On my machines dism is available in the stock operating system, but the Windows 7 version doesn’t include the necessary image manipulation commands. The Windows 10 version does. Neither includes oscdimg. If a flash drive installer is the goal a stock Win 10 should be sufficient as a host OS. If an ISO is the desired end result, or Win 7 is the available build platform an additional download will be required.
Note the different versions for different operating systems – and OS versions. Use the 8.1 ADK if working in a Win 7 OS. It’s a large download. The direct link to the 8.1 ADK is here: Windows Assessment and Deployment Kit (Windows ADK) for Windows 8.1 Update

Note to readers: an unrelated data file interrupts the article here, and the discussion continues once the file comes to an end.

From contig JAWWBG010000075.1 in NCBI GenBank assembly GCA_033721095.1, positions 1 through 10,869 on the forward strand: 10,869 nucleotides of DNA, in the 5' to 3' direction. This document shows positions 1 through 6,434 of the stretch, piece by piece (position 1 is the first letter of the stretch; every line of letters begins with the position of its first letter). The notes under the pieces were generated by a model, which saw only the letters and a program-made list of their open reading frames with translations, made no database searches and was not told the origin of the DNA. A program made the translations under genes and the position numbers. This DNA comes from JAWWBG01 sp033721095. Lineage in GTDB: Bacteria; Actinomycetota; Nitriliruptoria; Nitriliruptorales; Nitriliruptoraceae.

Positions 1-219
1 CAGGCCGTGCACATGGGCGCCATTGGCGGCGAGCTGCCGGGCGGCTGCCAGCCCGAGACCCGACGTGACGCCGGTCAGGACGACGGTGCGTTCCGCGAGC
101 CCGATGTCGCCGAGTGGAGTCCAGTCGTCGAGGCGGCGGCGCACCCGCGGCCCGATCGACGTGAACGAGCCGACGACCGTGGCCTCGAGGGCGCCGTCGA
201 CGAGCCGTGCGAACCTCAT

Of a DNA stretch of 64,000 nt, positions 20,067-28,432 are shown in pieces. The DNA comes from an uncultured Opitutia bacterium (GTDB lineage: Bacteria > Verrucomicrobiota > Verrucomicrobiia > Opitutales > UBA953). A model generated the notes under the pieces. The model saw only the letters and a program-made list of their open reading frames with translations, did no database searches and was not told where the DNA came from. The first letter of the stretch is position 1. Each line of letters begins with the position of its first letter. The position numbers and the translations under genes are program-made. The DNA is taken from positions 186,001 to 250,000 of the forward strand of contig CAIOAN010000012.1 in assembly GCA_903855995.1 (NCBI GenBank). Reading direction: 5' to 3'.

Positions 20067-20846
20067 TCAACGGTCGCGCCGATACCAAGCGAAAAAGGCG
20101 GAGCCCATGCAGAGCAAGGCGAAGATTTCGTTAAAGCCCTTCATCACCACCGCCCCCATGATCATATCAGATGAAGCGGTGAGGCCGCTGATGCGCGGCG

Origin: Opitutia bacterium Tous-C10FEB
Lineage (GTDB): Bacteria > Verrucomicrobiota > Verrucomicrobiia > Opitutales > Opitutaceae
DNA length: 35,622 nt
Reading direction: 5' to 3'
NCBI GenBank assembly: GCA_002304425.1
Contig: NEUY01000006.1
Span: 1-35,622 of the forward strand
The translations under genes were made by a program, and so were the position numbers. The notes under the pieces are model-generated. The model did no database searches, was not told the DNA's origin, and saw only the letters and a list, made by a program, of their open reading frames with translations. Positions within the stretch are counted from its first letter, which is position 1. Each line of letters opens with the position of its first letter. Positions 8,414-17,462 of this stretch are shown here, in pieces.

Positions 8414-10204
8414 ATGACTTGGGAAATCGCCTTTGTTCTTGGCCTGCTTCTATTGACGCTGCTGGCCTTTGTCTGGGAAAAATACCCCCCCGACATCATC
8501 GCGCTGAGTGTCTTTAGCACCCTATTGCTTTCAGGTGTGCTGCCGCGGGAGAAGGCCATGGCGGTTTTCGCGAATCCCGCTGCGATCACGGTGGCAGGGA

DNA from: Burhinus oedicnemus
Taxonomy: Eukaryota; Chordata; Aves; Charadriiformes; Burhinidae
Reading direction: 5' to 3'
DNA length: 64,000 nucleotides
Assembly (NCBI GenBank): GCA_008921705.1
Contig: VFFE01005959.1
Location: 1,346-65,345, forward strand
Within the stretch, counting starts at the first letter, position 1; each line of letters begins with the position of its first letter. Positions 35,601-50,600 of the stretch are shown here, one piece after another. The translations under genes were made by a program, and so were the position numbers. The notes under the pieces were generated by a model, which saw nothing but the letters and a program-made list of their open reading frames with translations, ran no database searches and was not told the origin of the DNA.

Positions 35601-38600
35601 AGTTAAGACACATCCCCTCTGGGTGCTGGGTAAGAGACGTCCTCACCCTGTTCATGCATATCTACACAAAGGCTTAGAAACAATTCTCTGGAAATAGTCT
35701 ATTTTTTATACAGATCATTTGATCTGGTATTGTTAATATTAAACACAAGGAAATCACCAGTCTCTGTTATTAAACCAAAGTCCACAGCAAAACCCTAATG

Once it’s downloaded and installed use the newly-created CMD prompt option in Windows Kits -> Windows ADK to access the new dism and other tools in the correct environment.
So much for the easy part. Actually modifying the install media is a PITA with many opportunities for error. Below are links to Microsoft and Lenovo guides. I find the Lenovo version easier to read and understand. I’d recommend creating the working folders exactly as specified – based in C: – rather than setting up your own workspace. This will allow grinding away with copy-and-paste and should avoid many opportunities for error. I did it … so can you 🙂
As directed, copy the source install media from Windows 7 SP1 DVD or use 7zip or other archiving/mount tool and extract the source files from an SP1 ISO.
Patience, fortitude, and good luck 🙂